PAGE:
WE bought 66 maiden ewes at the end of last year to boost the flock and be the next breeders.

They were too young to meet the rams this year, but all that will change in 2019.

The older ewes have just had their six-week spell with the rams and have retired to a resting paddock to grow their unborn lambs.

All attention had been focused on the breeding ewes, until this weekend the long-suffering Mrs Kendall noticed one of the maidens looked a bit poorly, we check them every day, but one had slipped under our watchful gaze and was a couple of days into feeling sorry for herself, with good cause I might add.

We had to bring them all into the yards anyway, so Miss sick lamb was siphoned off for special care.

She was dehydrated and looking ill, she was a bit grubby at the back end and generally in a sad state.

Mrs K leapt into action, and within minutes she had been drenched and clipped and sprayed and clipped again and then given an array of injections.

We left her be while we drenched the others, then she was back in focus.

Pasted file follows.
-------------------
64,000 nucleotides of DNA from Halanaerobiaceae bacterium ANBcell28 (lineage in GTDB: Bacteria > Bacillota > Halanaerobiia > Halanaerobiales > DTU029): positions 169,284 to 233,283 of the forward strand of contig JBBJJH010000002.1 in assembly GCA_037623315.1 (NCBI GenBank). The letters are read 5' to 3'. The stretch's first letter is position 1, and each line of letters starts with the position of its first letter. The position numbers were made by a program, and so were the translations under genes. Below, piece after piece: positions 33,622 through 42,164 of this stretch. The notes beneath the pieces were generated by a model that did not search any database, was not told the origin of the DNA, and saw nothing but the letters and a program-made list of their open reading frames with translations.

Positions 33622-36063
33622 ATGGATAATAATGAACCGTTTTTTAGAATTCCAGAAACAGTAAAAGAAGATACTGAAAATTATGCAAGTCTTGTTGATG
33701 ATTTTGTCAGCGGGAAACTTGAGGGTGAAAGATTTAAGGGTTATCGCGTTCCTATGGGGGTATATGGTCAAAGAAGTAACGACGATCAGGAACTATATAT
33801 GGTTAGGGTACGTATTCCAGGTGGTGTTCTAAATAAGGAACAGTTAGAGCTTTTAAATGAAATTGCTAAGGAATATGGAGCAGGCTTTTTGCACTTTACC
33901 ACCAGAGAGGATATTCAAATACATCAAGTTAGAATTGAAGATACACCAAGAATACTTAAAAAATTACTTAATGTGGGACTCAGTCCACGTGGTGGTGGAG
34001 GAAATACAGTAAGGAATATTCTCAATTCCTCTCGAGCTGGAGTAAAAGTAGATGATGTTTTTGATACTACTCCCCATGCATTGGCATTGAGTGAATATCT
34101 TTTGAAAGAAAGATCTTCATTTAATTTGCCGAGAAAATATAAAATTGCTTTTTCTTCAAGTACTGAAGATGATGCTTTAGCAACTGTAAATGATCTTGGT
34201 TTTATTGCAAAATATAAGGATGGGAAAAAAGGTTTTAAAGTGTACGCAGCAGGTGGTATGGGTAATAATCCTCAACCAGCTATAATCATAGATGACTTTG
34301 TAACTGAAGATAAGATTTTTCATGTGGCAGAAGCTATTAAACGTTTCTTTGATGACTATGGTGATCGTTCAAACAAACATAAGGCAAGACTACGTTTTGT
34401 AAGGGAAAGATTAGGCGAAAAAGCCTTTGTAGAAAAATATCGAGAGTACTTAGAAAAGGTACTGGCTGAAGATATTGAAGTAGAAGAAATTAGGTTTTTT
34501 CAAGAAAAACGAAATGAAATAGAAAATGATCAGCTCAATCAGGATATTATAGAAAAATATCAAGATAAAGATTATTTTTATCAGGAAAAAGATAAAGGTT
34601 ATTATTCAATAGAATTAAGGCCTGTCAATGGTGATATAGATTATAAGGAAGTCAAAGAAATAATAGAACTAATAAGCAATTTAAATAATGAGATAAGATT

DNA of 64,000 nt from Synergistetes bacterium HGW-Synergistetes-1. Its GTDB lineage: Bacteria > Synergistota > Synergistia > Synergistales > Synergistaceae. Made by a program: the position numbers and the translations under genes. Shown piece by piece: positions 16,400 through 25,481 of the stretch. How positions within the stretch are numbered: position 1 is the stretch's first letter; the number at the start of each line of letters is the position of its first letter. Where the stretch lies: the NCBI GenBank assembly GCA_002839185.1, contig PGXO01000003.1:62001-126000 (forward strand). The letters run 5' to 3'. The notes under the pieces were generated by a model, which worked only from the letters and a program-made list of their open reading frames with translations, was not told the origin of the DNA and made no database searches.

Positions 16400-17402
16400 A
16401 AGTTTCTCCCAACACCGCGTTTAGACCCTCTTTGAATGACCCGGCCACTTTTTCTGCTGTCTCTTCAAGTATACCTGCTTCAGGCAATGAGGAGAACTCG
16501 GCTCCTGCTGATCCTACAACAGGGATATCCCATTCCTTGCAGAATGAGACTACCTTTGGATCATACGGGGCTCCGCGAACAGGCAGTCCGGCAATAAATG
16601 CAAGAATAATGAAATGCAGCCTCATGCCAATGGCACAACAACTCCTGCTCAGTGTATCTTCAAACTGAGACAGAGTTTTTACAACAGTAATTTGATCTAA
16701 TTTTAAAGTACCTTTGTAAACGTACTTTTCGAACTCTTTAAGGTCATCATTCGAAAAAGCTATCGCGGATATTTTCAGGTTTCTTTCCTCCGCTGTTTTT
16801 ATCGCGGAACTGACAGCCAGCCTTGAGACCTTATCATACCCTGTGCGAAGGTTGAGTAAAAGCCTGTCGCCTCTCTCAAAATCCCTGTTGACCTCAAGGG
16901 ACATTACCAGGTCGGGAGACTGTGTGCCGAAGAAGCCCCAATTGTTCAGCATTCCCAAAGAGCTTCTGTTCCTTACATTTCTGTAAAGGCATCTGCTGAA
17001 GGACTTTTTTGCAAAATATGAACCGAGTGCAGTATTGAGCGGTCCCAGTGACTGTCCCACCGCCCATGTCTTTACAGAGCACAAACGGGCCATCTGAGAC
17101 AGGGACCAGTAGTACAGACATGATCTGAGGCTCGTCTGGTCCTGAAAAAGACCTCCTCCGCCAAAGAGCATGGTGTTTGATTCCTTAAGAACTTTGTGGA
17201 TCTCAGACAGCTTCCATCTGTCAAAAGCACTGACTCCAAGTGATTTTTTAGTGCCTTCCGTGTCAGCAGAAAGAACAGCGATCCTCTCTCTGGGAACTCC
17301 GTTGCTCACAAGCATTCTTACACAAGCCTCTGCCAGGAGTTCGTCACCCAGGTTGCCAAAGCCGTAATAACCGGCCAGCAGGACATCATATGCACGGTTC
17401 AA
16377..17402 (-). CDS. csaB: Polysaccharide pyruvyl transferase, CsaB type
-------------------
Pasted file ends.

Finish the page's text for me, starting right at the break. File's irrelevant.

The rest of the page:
Mrs K decided Miss sick lamb needed to be on a drip, yes, I know, and so we took her to the vet room and the line went in.

Then she was caged and more fluids run in. A smorgasboard of tasty delights were put within reach, and then more medicine.

It’s not often you see a sheep indoors, but such is the care Mrs K gives to her animals when many others would reach for the rifle.

It’s with this in mind I found myself angrily yelling at the car radio while listening to a news report about 2400 sheep dying on board a ship bound for the middle east.

People have grown these, and it’s not always easy, only for them to die on a ship in bad conditions. Lack of air flow I think it was.

Now I know these sheep are bound for slaughter anyway, but for them to suffer on board the ship is appalling.

My pittance of sheep production would not even register, but I would be horrified if they had gone this way.

Isn’t it time we looked at cutting live export of sheep?

The carriers would say they were under veterinary care, but figures I heard on Monday suggested one vet was overseeing 64,000 sheep. Impossible.

Abattoirs close to ports would provide jobs for Australians, and the sheep would (should) be killed humanely and sent as frozen cuts.

I accept most of us eat meat, and I accept some of the sheep I produce end up on the table, but can’t we make that journey from paddock to plate a little bit easier on the sheep?

Or am I just being soft?

– Steve Kendall